Copenhagen revives ethnic youth council

City Council sets aside 300,000 kroner to fund a new organisation to represent young ethnic minorities and promote integration

A new organisation will replace an ethnic youth council that was disbanded after the government cut its funding earlier this year.

The City Council has set aside 300,000 kroner to fund a new organisation that, in 2014, will take over the integration role performed by the now-defunct Dansk Ungdoms Fællesråd.

The organisation fell out of favour after it last year invited Islamic religious expert Muhammad Tahir-ul-Qadri to speak about his fatwa, or religious ruling, against terrorism.

But ul-Qadri is also implicated in the writing of Pakistan’s strict blasphemy laws that have been used to persecute religious minorities in the country.

The social affairs minister, Karen Hækkerup (Socialdemokraterne), pulled out of the conference after learning that ul-Qadri was also participating and earlier this year the anti-immigration Dansk Folkeparti successfully lobbied her to cut the organisation's one million kroner of funding.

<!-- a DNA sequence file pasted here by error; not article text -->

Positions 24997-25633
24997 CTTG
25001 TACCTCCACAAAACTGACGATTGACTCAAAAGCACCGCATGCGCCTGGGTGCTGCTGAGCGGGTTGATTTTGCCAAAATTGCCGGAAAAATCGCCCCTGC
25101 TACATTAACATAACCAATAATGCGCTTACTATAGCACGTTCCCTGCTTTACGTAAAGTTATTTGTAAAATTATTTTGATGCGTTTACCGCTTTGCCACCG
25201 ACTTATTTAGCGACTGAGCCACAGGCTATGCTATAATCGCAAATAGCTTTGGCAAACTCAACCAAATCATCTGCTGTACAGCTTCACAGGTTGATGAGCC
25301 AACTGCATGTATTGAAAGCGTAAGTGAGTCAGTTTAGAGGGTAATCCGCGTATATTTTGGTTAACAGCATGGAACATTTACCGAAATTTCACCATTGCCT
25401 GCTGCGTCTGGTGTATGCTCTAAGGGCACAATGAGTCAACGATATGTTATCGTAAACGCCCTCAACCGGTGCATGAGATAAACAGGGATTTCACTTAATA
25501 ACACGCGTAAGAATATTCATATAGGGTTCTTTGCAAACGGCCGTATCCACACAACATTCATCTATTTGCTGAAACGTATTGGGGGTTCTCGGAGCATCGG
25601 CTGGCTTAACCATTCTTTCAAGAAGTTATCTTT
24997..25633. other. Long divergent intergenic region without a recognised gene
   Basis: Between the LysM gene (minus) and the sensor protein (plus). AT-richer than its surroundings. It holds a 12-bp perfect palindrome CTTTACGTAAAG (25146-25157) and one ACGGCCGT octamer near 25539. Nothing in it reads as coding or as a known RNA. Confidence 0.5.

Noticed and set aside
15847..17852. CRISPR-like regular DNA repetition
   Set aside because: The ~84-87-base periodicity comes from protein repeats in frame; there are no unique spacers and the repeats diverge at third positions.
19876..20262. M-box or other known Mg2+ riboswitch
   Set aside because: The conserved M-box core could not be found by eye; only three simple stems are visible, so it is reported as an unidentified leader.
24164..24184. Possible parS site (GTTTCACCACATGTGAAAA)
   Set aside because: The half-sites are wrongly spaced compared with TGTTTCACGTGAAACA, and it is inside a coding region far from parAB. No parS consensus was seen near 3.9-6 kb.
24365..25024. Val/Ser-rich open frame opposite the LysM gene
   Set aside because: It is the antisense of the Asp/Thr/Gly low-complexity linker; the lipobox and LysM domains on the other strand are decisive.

Copenhagen’s deputy mayor for immigration, Anna Mee Allersev (Radikale), said the decision to eliminiate the funding bordered on censorship on the part of the government.

“What happened to Dansk Ungdoms Fællesråd was deeply damaging and it was incredibly disappointing that Karen Hækkerup agreed to close an organisation that actually contributed to including ethnic minorities into the democratic process,” Allerslev told Jyllands-Posten. “I hope we can save some of the work that Dansk Ungdoms Fællesråd had started before it was closed.”

Allerslev ruled out having any influence over who the new organisation invited to speak at events, while Dansk Folkeparti still argued it was appropriate to pull the plug on Dansk Ungdoms Fælledråd because of its choice of speakers.

“We sent a sensible signal that when working to get young ethnic minorities integrated into the democratic process they need to think carefully about who they invite,” Dansk Folkeparti integration spokesperson Martin Henriksen said, adding that the city was “loony” for offering to fund the organisation.

The need for initiatives to improve integration was highlighted by new research that showed that immigrants and the children of immigrants are much less likely to vote than the general population.